Giant Bean Skordalia with Crunchy, Spicy Nuts
Giant beans, which are similar to butter beans, are usually made into luscious baked and braised dishes. But sometimes, giant beans are used to make skordalia, the garlic and starch puree that is a classic Greek meze and spread. I took the idea of a giant bean skordalia and the practice of sometimes mashing the starch (typically bread or potatoes) with nuts. Some skordalia recipes, particularly from Northern Greece, do, in fact, call for nuts such as walnuts or almonds. Here, the nuts provide crunch and spice, a nice counter balance to the creamy texture of the puree. This is a great meze.
Serves 6 as a meze
2 cups Greek giant beans or butter beans, soaked overnight or for 8 hours, or 4 cups good quality, preferably organic, canned butter beans, rinsed and drained
2 bay leaves
2 cloves garlic
2/3-1 cup extra virgin Greek olive oil
Salt and pepper
1-2 tbsp. lemon juice
½ cup blanched almonds, coarsely chopped
½ tsp green peppercorns
½ tsp cumin seed
½ tsp. fennel seeds
½ tsp. sunflower seens
½ tsp. coriander seeds
½ tsp. sesame seeds
½ tsp. black sesame or nigella
½ tsp. red pepper flakes
½ tsp. black peppercorns
Salt to taste
Drain the raw, soaked beans from the water and place in a pot with the bay leaves and enough fresh water to come about 6 ½ cm above the beans. Bring to a boil, reduce heat and simmer, skimming off the foam from time to time. Boil for about 2 hours, or until very tender. Remove, drain and reserve a cup of the cooking liquid.
If using canned beans, drain and place in a pot with fresh water and bay leaves. Boil for 15 minutes, until very tender. Drain as above.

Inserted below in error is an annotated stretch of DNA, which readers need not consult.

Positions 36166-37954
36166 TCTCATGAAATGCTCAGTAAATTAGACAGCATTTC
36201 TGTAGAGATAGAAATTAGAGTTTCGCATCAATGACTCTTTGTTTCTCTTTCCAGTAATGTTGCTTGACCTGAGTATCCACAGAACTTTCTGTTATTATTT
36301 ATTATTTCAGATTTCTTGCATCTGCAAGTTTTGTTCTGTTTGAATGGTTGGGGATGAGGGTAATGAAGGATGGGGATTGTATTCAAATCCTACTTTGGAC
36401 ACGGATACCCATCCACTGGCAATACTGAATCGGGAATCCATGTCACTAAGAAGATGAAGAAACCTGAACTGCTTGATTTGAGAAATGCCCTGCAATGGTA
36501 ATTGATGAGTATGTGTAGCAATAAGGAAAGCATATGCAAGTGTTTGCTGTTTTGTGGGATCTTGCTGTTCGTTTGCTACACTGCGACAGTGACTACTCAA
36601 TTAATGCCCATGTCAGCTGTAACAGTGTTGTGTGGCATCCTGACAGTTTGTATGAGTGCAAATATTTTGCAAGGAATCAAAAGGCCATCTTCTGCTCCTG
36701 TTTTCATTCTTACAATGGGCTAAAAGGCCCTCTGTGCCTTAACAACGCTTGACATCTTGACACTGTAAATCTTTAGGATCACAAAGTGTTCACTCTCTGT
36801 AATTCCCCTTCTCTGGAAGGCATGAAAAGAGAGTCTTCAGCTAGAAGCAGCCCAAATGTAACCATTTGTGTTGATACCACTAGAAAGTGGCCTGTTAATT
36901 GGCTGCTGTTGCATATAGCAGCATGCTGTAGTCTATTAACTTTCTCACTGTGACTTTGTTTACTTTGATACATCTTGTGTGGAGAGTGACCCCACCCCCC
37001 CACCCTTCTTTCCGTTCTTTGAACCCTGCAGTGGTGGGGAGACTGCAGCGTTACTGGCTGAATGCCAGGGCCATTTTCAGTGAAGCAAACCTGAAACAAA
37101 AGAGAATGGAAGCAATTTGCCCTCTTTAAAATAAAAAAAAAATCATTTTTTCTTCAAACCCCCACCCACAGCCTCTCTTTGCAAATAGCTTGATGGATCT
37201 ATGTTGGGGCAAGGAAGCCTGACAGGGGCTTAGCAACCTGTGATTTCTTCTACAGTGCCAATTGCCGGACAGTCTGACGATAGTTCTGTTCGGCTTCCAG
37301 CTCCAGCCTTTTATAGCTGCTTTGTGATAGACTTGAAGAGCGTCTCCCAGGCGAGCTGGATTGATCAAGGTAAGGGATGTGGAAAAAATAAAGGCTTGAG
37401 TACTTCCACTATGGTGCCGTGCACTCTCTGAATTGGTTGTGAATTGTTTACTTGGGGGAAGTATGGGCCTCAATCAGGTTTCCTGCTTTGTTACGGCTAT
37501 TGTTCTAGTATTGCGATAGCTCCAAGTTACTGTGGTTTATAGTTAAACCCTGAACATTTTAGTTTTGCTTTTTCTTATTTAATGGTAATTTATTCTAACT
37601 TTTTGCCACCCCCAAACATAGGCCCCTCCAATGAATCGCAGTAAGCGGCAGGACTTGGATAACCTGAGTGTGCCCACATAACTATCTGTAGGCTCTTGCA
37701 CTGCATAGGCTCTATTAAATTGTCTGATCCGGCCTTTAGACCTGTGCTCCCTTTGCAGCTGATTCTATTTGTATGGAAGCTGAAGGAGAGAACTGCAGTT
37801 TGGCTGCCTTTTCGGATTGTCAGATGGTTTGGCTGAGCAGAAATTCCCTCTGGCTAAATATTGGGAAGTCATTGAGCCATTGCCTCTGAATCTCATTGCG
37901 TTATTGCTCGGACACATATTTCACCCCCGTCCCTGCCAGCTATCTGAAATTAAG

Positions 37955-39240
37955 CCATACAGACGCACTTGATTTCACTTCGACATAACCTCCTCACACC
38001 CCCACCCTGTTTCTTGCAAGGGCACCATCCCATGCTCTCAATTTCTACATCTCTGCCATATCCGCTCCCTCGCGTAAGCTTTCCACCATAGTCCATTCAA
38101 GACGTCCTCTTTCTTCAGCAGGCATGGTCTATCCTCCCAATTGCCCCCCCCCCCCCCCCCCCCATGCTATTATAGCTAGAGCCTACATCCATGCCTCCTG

While the beans are boiling, lightly toast the almonds until browned. Add the spices and toast all together for 2-3 minutes, stirring or shaking the skillet back and forth. Remove from heat and let cool. In a spice grinder or with a mortar and pestle, grind the nuts and spices to a coarse meal. Season to taste with salt.
Transfer the cooked, drained beans to the bowl of a food processor and add the garlic. Pulse to puree, adding enough of the olive oil and lemon juice to make a smooth puree. Season with salt and pepper. Set aside, covered, until ready to serve.
Author: Diane Kochilas
Tuesday, June 12, 2012
- The Tselementes Effect On Greek Cooking According to modern-day Greek chefs and cooks, the best G...
- Amygdalota: Greek Almond Cookies My favorite cookies are Amygdalota: delicate Greek almond...
- Kozi's Meet 'n Eat Kozi was born and raised in the beautiful country of Sout...
- Forget Viagra, Pistachios Are An Aphrodisiac What do you know about pistachios? Here eleven things abo...
- Dakos Delicious Dakos, whether you eat it for breakfast, lunch or as a sn...
- Mexicanos Restaurant Travel to Mexico by visiting this cozy restaurant in Zogr...